There's nothing stupid about it. Other standard floppy disk images do not include checksum either. Its primary function is to preserve integrity when reading the disk, which is entirely unnecessary when we're no longer using the unreliable floppy disk medium to preserve it. Your hard disk has its own CRC already.
Is there some game that you want to emulate that does something meaningful with a bad checksum? It would be nice to know an example of this so that we're not just speaking hypothetically.
Similar question for gaps. We can complain that gaps are missing from the format, but what problem does putting them in solve? A naive dump will just fill the gap with whatever bytes it reads. A real gap can be full of garbage not representable that way. If there was theoretically some copy protection scheme that relied on tricks with gap encoding, I'm certain it wouldn't be solved by just copying bytes read from the gap verbatim. That'd be an incredibly weak attempt at such a thing. More likely we'd get things like strange encodings intended to confuse the reader/copier, or something that relies on specific data timings, which would need a lot more than just a naive gap byte dump to encode. Floppy disk formats I know of that encode information that's useful for copy protection emulation tend to be insanely complicated... a series of strange additions, each one to address a new creative method of protection that was found. You can't can't future proof your format for this stuff, it just has to be extensible so you can keep adding to it.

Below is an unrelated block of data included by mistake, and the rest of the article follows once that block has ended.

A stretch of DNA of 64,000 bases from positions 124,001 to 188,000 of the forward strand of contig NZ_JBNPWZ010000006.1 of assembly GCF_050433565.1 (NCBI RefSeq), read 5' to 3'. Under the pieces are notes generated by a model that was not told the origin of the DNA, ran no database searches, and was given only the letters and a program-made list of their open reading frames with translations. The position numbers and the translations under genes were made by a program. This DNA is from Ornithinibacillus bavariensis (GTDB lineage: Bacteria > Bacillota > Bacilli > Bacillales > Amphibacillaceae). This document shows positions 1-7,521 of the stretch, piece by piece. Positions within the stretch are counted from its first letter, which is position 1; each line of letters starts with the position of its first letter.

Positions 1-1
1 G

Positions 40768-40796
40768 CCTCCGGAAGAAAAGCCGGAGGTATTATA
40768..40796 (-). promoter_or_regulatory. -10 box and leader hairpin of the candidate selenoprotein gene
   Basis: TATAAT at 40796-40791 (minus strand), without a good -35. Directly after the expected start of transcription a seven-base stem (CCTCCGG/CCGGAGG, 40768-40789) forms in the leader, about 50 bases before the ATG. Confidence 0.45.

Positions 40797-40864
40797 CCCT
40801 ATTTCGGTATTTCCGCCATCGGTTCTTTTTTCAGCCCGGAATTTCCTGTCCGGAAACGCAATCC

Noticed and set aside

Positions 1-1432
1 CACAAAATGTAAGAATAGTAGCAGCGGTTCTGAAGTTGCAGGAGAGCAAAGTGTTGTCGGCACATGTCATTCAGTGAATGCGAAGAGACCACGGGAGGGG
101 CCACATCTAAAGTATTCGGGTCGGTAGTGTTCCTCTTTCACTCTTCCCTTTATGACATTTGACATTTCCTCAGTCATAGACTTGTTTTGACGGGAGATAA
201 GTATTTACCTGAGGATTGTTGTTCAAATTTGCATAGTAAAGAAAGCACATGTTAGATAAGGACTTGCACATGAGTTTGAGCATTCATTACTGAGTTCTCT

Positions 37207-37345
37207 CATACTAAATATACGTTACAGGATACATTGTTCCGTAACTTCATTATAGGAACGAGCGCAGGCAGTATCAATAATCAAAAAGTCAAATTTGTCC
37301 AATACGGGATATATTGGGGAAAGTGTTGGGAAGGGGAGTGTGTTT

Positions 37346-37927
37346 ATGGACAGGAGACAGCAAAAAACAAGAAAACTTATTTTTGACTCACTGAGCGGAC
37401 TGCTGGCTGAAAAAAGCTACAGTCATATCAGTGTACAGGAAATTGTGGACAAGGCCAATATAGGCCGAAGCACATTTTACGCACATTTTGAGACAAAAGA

So what's stupid about a straightforward format that correctly encodes